Fractions of bovine white matter, prepared by the methods of Folch and Lees, were studied for chemical composition and for their ability to produce experimental allergic encephalomyelitis in rabbits. Evaluation of the disease and of the lesions in animals injected with the more active fractions at several dose levels permitted comparison of the antigenic activity of these materials.
When tissue was fractionated by the methods of Folch and Lees, antigenic activity was found in the chloroform-methanol extract but not in the denatured tissue residue. This activity was traced to proteolipides A and B and to the lower phase, more specifically the ether-soluble fraction of the lower phase. Proteolipide C was inactive.
Correlation of the chemistry of fractions with their antigenic activity suggested two possibilities: (a) that there might be two antigens, one proteolipide and the other non-proteolipide; or (b) that a small specific proteolipide is responsible for all the observed activity. The high concentration of acetal phosphatide in the ether-soluble lower phase suggested that compounds of this type might be the hypothetical non-proteolipide antigen, but this hypothesis was disproved by analytic study of active and inactive materials. The possibility that proteolipide might account for all the antigenic activity was strongly supported by the experimental finding that total lipide and proteolipide progressively lost activity as proteolipide was degraded by adequate processing. The use of an entirely different method for preparing total lipides free of proteolipide (the colloidal iron technique) indicated that this loss of activity did not result from incidental removal of some non-proteolipide antigen. These tentative conclusions are in agreement with those of Tal and Olitsky and provide a satisfactory interpretation of the findings of Goldstein et al. The very fact, however, that the suggested proteolipide antigen would amount to no more than 1 per cent of the total chloroform-methanol extractives leaves open the possibility that some unrecognized trace substance may be the antigen.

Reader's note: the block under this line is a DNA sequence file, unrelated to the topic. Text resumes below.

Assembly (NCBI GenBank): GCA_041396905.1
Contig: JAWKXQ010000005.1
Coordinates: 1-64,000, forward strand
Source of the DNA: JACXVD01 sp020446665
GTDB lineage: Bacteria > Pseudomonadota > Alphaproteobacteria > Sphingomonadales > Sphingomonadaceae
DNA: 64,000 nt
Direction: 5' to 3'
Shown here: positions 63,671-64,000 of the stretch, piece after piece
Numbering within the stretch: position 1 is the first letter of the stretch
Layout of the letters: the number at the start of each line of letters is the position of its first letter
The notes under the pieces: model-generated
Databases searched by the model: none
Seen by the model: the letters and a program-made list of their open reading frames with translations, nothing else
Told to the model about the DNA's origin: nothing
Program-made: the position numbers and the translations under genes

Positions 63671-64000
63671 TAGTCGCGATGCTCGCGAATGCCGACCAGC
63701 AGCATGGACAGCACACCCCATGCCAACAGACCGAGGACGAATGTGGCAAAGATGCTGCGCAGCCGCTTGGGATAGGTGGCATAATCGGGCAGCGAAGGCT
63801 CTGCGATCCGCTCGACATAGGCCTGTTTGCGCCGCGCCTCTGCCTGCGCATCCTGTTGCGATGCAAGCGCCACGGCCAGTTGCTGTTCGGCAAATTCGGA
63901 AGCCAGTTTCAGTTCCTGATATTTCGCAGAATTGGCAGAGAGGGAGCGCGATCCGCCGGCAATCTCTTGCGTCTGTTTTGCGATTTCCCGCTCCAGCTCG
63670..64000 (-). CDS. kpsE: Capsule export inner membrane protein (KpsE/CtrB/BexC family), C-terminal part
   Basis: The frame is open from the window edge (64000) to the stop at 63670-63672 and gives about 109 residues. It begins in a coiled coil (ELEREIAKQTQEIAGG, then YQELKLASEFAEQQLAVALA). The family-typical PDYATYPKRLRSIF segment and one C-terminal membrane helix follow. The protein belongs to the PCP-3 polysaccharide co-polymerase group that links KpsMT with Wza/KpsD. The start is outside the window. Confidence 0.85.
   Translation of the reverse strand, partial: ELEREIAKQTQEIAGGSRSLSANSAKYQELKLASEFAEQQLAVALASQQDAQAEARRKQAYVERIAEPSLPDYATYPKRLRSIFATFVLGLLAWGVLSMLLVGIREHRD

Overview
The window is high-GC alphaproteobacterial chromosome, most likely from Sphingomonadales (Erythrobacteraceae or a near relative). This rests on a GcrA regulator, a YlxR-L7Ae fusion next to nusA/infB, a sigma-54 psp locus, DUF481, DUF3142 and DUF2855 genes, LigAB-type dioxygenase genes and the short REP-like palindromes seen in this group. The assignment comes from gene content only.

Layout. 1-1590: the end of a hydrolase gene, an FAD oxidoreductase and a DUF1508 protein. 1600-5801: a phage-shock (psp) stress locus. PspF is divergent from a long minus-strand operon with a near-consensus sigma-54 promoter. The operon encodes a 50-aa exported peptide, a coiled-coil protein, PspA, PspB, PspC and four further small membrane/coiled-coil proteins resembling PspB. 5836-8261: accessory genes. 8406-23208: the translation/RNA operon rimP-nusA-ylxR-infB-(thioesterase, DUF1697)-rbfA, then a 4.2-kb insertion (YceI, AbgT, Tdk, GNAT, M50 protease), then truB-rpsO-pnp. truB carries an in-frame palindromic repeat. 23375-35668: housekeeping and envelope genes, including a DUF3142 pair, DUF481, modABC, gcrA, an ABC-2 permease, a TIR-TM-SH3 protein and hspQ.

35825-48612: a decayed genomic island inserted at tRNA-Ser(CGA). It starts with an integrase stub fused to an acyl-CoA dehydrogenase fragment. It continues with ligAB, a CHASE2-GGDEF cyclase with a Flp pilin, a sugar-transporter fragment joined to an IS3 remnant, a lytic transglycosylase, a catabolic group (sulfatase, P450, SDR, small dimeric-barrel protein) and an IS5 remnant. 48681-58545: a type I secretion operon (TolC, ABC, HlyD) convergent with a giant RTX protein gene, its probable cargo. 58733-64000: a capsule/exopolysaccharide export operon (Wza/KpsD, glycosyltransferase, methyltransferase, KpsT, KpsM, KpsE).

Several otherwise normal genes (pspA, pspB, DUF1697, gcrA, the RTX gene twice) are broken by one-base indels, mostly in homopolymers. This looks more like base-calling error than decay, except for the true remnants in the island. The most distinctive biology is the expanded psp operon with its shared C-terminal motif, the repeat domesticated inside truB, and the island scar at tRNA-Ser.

Skin tests with the various fractions indicated some cross-reactivity between proteolipides A and B and the ether-soluble lower phase fraction and a fair correlation of positive skin reactions with disease. This finding is compatible with the suggestion that the same antigen is present in both of these types of material.
When the disease produced by whole tissue or fractions was evaluated by the use of the proportion of animals developing disease, the day of onset, and the severity of the histologic lesions, it was found that fractions produced milder disease of later onset than intact tissue at all dose levels. The disease-producing activity was not enhanced by increasing the dose; i.e., it appeared to reach an asymptotic maximum below that obtainable with whole fresh tissue. This finding suggests both a quantitative loss of activity and a qualitative change during the initial chloroform-methanol extraction, a procedure which denatures all proteins in the tissue residue. A comparable change appeared to occur in whole white matter stored at –15°C. for 15 months and thawed and refrozen several times during this period. The later fractionation steps resulted in no apparent loss of antigenic activity. A scoring method employing the same type of data to estimate the actual relative antigen contents of different preparations is presented in the Appendix.